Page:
2. Bob Noseworthy and graduate student running demo testing at an International IEEE Symposium on Precision Clock Synchronization for Measurement, Control, and Communication (ISPCS) event. Courtesy: UNH-IOL

Those not well-versed with these standards may ask: “What is this for? What problem does it solve?” Today, many devices can receive very accurate time from GPS; however, GPS is less reliable indoors, can be subject to jamming and spoofing, and every device on the network cannot be connected to a GPS antenna. Distribution of time based on communication protocols, typically across fiber or copper Ethernet links, are low-cost methods to propagate time from a source, be it GPS, time delivered to a substation via the IEEE 1588 Telecom profile, or other methods. Sub-microsecond time synchronization by all devices in the network is readily attainable with relatively low-cost hardware today. This enables the accuracy sought and needed in the PMU, traveling wave fault location, and related applications mentioned above.

To allow for flexibility of deployment, the IEC and IEEE cooperated to develop the 61850-9-3 standard, a profile of IEEE 1588 for power utility automation. All “Power Profile” devices must comply with this standard. The IEEE Power Substation Relay Committee (PSRC) extended these requirements with the IEEE C37.238 standard, which adds requirements to convey such information as the accumulated “time inaccuracy” introduced by the network as reported to the application in the receiving end-stations to then act accordingly if the time delivered is inadequate for continued operation. This is a prime example of the growing need throughout precise-timed environments for improved monitoring of the quality of time, and the ability of end applications to infer the quality of the measurement timestamps.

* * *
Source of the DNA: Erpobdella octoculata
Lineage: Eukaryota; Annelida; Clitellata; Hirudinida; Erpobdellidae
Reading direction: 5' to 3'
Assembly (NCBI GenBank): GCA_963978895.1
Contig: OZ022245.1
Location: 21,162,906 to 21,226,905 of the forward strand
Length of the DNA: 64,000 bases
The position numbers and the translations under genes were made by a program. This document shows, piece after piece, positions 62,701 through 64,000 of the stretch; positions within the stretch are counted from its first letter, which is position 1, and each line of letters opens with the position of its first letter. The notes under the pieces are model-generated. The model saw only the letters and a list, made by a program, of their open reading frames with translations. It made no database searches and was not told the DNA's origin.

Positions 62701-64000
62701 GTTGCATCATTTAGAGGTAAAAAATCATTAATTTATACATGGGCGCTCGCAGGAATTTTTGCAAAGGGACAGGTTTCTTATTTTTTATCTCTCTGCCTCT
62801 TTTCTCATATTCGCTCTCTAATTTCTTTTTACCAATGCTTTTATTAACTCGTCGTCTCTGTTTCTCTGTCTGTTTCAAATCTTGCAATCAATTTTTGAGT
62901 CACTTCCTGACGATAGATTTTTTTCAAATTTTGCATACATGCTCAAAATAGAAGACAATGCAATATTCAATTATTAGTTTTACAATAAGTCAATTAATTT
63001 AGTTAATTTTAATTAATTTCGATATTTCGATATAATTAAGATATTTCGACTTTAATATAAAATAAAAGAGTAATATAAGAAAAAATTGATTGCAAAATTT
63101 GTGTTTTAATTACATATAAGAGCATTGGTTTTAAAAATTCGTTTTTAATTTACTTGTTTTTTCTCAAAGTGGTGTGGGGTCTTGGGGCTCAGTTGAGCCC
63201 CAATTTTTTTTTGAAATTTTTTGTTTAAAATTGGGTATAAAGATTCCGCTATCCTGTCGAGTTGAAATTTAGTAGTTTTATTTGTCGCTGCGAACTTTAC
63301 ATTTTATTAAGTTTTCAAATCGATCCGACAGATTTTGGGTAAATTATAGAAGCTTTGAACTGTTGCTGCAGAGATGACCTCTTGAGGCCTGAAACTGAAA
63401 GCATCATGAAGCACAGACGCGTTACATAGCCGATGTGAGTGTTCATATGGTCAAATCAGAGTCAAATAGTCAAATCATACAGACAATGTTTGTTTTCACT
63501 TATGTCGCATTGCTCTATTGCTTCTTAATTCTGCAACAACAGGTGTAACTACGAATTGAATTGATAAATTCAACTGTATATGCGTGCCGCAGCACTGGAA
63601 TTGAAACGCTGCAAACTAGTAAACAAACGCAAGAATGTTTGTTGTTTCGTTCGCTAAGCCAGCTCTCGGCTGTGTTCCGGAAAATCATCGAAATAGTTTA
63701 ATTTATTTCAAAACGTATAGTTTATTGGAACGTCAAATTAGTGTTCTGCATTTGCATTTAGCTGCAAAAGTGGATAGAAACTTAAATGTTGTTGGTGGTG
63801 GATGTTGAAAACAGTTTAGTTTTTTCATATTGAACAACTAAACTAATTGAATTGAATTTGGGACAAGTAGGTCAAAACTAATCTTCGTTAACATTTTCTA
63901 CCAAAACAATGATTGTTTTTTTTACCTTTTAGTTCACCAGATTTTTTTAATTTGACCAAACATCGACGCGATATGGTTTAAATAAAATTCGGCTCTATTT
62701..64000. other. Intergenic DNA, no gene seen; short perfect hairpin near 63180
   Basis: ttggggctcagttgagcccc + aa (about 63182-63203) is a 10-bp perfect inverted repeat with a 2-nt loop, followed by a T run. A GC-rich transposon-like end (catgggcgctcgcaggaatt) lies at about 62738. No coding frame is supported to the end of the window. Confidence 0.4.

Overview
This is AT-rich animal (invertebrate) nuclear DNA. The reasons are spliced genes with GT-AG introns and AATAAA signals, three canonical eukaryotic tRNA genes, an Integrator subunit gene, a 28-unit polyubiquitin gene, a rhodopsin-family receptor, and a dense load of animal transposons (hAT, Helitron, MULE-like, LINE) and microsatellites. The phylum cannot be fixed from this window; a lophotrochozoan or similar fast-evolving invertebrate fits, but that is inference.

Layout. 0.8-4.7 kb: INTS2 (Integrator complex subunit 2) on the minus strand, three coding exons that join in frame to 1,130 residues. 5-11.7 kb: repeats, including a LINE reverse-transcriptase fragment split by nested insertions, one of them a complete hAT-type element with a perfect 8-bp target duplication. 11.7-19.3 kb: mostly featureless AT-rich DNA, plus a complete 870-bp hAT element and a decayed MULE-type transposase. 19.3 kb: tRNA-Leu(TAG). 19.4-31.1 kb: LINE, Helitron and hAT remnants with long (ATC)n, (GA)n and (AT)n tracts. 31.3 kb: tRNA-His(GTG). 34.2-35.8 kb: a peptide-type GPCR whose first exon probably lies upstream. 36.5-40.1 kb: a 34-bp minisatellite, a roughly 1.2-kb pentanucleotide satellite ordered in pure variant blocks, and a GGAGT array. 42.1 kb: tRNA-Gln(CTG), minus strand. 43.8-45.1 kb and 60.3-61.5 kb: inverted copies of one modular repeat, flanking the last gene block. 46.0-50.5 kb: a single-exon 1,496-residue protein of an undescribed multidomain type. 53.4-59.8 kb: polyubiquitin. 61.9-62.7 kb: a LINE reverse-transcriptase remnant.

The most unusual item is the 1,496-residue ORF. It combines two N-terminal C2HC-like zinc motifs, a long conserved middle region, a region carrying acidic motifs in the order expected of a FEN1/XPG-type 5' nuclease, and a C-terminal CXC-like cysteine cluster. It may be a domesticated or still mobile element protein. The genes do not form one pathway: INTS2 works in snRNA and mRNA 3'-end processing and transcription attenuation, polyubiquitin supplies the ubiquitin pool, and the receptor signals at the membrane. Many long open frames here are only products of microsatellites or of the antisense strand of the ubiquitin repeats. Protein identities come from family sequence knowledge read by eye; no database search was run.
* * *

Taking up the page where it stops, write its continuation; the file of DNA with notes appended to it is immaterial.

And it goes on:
The time quality delivered to a node must be monitored to provide greater reliability to the overall health of the grid. Regarding security, time itself can be an attack vector. Consider again the relative ease by which GPS can be jammed over spans of kilometers from relatively low-cost transmitters, typically used to mask movements of truckers or the like. The negative impacts of bad time can and will have ever greater impact, be this a result of faulty or non-conformant equipment, or malicious actors.

While the initial TSS is focused on basic conformance to the relevant standards, there is certainly a need to continue to expand the scope of the test suite to provide further assurance to utilities deploying this technology. Such expansion may include the test and validation of the IEEE 1588 Telecom profiles, as used by utilities to distribute time over large distances, or the independent validation of redundancy and resiliency standards such as High-availability Seamless Redundancy and Parallel Redundancy Protocol (HSR/PRP) defined by IEC 62439-3.

Through third-party, neutral, and independent validation of such protocols, utilities can gain further confidence in these technologies without the burden of themselves validating the minutiae of these standards. With the coordinated input and review from the IEEE-SA’s Conformity Assessment Program, advancing the certification needs of the industry to further enable market adoption and implementation, the deployment of a conformant and interoperable smart grid can be accelerated. Certification not only drives such confidence and adoption but helps root out issues before they are found in the field. The UNH-IOL brings three decades of network test experience to this problem and welcomes participants from all aspects of the industry to help drive the success of this program.

Bob Noseworthy is Chief Engineer with the UNH-IOL. In this role, he advises on and leads various technical development activities such as time sensitive network-related testing services, Avnu Alliance certification, automotive networking, industrial networking, ProAV networking, and IEEE 1588/PTP test services. He is also closely involved with TSS development for IEEE 1588 Power Profile, the continued evolution of 802.1’s Time Sensitive Networking standards (formerly Audio/Video Bridging,) and their continuously evolving use in automotive, industrial, power and telecom spaces.